Detecting Thyroid Lesions in Ultrasound Scans Using Deep Learning

Posted on Apr 8, 2019


My group and I partnered with the NYC office of Koios Medical (Koios website) to locate lesions in ultrasound scans. Up until this point, radiologists have “eye-balled” ultrasound scans to determine whether or not the lesion is malignant or benign. However, this can be problematic because it is, unfortunately, common for doctors to incorrectly classify ultrasound scans, which can put unnecessary tremendous stress on patients if given a false diagnosis. Machine learning techniques can be used to correctly classify medical scans, which will ultimately make the process more efficient and easier for patients.

Data & Methodology

This study uses deep learning technologies to locate lesions in ultrasound scans, so that the correct diagnosis can be delivered to patients. The data was obtained from a public source called Cimalab which is a research facility in Colombia. Three datasets (available here) were publicly available that included characteristics of the patient, coordinates of the bounding box within the image, and coordinates of the lesion. Bounding boxes refers to rectangles that locate objects in the image. Segmentation, on the other hand, refer to the polygons of the actual lesions which have more points than a bounding box. Half of our group implemented segmentation and the other used the bounding box method. I used the bounding box method which I will discuss further in detail.

I had two main variables of focus: the local file paths of the ultrasound images and the bounding box coordinates. The ultrasound images were raw .JPG files that will be eventually transformed into mathematical arrays and fed into the model. Bounding box coordinates refer to the x,y coordinates of the top left corner, the width, and the height. The width and height were added to the x,y coordinates to represent the bottom-right corner. These two sets of coordinates that represented opposite rectangle corners were going to be the values that the model predicts in this regression problem.

In a more traditional machine learning problem, the first few steps would be to fill in missing values and conduct feature engineering. However, because the only inputs to the model were the raw images, this was not necessary. Other adjustments were needed to prepare the inputs and the outputs to the Keras neural network.

The dataset included 488 observations and images were augmented to increase the number of cases to almost 3,000. Four changes were made to the original images: horizontal mirror, rotation, brightness, and contrast. The model sees these transformed images as separate images and it is an effective method to deal with data scarcity. The training dataset contained 60% of the cases, the validation set contained 20%, and the test set contained 20%.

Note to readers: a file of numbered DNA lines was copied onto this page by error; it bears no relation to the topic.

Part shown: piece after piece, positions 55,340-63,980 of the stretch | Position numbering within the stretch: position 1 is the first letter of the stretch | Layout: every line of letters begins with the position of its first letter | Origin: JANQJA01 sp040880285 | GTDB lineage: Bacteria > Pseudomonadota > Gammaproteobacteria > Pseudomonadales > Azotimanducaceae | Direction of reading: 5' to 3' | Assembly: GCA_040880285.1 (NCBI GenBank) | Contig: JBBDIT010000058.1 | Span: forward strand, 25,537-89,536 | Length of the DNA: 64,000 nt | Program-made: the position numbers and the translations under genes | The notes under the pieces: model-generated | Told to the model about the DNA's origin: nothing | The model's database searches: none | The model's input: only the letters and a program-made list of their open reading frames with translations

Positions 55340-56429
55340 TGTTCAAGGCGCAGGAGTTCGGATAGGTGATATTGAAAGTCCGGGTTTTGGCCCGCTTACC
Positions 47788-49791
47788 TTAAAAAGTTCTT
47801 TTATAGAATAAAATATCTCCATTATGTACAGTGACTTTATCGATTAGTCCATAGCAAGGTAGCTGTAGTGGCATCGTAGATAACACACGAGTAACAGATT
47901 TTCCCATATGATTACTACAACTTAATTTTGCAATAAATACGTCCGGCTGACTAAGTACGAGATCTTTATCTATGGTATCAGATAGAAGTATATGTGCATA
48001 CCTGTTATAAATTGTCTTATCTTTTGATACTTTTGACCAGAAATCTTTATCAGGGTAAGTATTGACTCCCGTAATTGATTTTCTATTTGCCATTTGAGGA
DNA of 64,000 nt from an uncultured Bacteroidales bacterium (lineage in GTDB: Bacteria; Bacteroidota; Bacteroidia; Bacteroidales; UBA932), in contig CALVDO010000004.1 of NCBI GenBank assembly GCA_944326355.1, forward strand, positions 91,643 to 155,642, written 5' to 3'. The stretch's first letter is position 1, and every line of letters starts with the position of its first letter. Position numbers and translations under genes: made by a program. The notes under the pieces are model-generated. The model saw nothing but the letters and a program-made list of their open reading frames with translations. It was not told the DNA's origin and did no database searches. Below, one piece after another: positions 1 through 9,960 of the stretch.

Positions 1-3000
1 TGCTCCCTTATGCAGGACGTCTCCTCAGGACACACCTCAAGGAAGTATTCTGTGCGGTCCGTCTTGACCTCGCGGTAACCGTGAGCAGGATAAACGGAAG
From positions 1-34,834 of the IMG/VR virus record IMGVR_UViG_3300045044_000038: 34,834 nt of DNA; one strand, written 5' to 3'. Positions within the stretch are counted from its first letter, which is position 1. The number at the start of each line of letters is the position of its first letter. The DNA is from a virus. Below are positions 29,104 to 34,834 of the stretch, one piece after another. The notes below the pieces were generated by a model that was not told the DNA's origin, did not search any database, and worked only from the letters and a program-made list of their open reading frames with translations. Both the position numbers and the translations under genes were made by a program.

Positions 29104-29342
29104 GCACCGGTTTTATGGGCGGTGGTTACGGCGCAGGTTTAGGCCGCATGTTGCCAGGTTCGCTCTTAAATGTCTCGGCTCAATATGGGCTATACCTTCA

Convert images to arrays

The first way we converted raw images into numpy arrays was by using the keras preprocessing built-in functions. The dimensions for all images were set to 128 x 128, which was reccomended to us by Koios. This dimension size is relatively small, which is optimal for computational processing, but large enough to retain important features in the image. In order to resize the image, however, we needed to adjust the coordinates accordingly because once the image is adjusted, the coordinates would no longer corresponding to the correct location in the ultrasound scan. Thus, whatever numeric transformation was applied to the image dimensions, was also applied to its set of bounding box coordinates. After these transformations, the images were in the correct format to be fed into the model.

The second method we converted raw images into arrays was with Keras image generators, which automatically takes the raw images as an input and outputs neural network tensors, which are just mathematical arrays. This process is undoubtedly simple than the former, but Image Generators made it difficult for me to understand the underlying processes, which is why I chose to explore routes around the Keras generators.

Convolutional Neural Network

Koios Medical, our corporate partner, suggested that we use a neural network implemented with Keras, which is an open-source library used in Python. The neural network takes arrays as inputs, which meant that we would have to transform the ultrasound scans into arrays. For our research problem, our model would output the four bounding box coordinates, which was convenient because they were already structured in a four dimensional array.

The type model used for this analysis was called a convolutional neural network (CNN), which is commonly applied to object detection tasks like this one. CNN’s are able to effectively detect and learn characteristics from images, which is extremely useful if require to make predictions on new images. CNN’s historically generate better predictions that traditionally neural networks.